Reading guide for The Spy Who Loved by Clare Mulley

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The Spy Who Loved

The Secrets and Lives of Christine Granville

by Clare Mulley

The Spy Who Loved
  • Critics' Opinion:

    Readers' Opinion:

     Not Yet Rated
  • First Published:
    Jun 2013, 448 pages
    Paperback:
    May 2014, 464 pages

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Book Reviewed by:
Sarah Sacha Dollacker

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About this Book

Reading Guide Questions Print Excerpt

Please be aware that this discussion guide may contain spoilers!

  1. The book is called The Spy Who Loved because Christine was a passionate woman. She loved action and adrenalin. She loved men, and they loved her, and she loved freedom and independence - both for her country, Poland, and for herself, personally. What do you think she was most passionate about?
  2. Mulley writes that Christine "lived boundlessly, as generous as she could be cruel." What do you think were Christine's greatest strengths, and what were her weaknesses?
  3. What do you think Christine would have done with her life if the Second World War had not taken place? What do you think she would have gone on to do with the rest of her life, were it not for her untimely death?
  4. Did you know much about female special agents during the Second World War before reading The Spy Who Loved? What, if anything, did you learn about women in this role from the book, and did it change your impression of this particular wartime practice?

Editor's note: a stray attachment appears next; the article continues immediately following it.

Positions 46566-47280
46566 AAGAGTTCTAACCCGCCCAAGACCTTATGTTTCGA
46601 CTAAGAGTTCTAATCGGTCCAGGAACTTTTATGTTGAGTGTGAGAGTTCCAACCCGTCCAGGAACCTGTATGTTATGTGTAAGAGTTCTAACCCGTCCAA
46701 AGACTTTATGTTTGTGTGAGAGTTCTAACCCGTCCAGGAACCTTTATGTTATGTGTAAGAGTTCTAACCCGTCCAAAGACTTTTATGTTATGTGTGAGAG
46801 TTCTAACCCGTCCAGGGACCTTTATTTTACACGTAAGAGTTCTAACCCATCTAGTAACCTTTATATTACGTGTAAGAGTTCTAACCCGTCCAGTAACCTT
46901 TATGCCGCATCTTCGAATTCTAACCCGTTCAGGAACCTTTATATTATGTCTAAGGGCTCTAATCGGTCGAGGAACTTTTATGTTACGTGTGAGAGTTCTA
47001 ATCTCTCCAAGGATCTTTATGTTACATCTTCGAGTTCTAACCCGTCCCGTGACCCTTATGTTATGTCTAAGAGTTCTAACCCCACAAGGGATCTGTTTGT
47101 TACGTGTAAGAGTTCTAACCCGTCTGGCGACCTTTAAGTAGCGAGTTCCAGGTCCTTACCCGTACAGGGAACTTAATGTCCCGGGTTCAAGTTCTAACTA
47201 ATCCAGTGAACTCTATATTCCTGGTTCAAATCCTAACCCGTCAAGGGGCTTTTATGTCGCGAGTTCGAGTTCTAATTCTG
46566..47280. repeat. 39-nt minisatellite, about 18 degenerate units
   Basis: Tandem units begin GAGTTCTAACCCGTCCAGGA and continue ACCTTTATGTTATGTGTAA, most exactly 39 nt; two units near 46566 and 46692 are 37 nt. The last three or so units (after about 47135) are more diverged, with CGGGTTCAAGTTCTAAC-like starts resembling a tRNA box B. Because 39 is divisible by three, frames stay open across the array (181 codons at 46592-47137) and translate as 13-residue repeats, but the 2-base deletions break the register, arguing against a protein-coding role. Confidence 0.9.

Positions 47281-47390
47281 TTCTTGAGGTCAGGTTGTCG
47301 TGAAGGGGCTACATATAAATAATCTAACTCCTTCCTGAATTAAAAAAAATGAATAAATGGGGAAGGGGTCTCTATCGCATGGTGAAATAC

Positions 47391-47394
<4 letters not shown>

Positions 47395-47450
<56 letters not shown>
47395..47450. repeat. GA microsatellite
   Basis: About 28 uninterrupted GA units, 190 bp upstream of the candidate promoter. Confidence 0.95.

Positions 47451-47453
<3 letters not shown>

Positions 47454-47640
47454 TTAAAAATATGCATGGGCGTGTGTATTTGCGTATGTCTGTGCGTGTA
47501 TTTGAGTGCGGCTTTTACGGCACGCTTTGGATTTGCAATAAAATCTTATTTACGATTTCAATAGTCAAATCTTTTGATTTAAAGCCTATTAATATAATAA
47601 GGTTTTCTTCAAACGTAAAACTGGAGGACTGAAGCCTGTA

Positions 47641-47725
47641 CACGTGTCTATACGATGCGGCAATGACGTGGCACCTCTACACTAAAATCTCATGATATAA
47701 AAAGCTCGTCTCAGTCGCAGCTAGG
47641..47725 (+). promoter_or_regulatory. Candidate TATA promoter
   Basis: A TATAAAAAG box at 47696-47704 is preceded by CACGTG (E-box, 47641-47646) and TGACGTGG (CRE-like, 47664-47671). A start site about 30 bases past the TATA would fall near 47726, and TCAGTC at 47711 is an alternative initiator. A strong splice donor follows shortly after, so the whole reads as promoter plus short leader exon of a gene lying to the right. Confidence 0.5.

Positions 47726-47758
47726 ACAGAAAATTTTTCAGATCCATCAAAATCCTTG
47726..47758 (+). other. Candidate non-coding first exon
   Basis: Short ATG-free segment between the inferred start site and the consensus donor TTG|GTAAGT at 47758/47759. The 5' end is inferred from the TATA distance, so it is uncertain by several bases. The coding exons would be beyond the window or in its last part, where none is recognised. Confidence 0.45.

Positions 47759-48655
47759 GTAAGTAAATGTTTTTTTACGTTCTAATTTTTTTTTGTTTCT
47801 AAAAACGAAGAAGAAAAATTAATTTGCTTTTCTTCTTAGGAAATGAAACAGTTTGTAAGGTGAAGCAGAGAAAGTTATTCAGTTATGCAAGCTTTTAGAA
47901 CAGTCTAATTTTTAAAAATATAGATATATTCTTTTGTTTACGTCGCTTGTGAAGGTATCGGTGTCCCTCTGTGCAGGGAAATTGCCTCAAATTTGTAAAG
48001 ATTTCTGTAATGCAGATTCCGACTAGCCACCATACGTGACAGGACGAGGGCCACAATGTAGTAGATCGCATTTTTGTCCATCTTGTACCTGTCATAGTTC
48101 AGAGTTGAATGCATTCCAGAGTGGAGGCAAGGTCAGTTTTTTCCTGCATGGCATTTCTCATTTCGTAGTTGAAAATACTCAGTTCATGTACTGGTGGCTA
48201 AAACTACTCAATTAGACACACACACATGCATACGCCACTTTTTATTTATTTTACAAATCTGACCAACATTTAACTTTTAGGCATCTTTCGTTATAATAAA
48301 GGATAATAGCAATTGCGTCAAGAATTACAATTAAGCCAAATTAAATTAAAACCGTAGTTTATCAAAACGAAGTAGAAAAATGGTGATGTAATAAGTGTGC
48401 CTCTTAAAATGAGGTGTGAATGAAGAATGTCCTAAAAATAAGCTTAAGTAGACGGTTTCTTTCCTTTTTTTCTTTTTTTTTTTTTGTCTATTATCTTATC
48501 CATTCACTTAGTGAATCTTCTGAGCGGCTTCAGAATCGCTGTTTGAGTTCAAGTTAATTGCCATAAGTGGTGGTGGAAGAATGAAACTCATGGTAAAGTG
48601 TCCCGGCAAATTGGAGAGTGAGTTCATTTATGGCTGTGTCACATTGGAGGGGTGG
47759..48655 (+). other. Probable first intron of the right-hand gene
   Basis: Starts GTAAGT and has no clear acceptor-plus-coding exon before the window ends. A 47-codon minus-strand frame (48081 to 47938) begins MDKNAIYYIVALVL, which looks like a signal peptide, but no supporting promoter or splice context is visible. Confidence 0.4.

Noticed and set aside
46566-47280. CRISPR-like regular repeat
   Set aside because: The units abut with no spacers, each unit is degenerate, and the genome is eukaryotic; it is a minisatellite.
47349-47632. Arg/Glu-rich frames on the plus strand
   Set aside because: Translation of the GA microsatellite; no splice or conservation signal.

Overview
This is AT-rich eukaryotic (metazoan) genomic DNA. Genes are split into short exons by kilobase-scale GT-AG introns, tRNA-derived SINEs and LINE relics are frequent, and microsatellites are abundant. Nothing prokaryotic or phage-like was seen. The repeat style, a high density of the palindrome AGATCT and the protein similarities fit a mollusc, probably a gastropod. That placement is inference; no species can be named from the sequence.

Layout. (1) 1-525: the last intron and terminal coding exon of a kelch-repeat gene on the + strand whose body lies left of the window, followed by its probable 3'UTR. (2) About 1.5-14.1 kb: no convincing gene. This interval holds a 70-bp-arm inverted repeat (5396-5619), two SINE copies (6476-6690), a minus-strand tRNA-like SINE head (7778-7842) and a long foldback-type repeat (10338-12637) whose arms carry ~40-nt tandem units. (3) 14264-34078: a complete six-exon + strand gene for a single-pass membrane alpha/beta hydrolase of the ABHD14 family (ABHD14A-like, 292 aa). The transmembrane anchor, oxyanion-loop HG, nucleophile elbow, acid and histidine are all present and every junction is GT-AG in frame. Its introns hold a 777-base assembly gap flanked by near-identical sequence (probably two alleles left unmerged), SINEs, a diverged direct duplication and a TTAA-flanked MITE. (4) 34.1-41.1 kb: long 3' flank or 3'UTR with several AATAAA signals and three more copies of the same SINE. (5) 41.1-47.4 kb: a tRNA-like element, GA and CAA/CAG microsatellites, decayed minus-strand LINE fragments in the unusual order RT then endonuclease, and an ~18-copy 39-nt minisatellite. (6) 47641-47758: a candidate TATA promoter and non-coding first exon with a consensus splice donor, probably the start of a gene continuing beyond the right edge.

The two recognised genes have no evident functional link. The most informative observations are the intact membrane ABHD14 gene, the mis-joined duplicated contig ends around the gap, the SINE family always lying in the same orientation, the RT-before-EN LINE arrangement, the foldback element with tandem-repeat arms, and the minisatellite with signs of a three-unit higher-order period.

5. Take a moment to talk about other well-known books - biographies or novels - set during the Second World War. What are some of your favorites books, and why? Who are some of the most memorable characters - real or fictional?
  6. There are many different ways of looking at, and presenting, a life. Why do you think Clare chose to write Christine's story as a biography, rather than a novel? What strengths do you think the different approaches hold?
  7. Biography has sometimes been called the search for the truth of a person. Do you think that truths are always factual? What about moral or emotional truths? As a special agent, Christine's life and identity was often re-presented. Do you think she was true to herself?
  8. How do you think Christine would have felt about Andrzej's 'Panel to Protect the Reputation of Christine Granville'? Sixty years later, what might she have made of this biography?
  9. We are taught, as young readers, that every story has a 'moral'. Is there a moral to The Spy Who Loved? What can we learn about our lives - and our selves - from Christine's story?

Unless otherwise stated, this discussion guide is reprinted with the permission of St. Martin's Griffin. Any page references refer to a USA edition of the book, usually the trade paperback version, and may vary in other editions.

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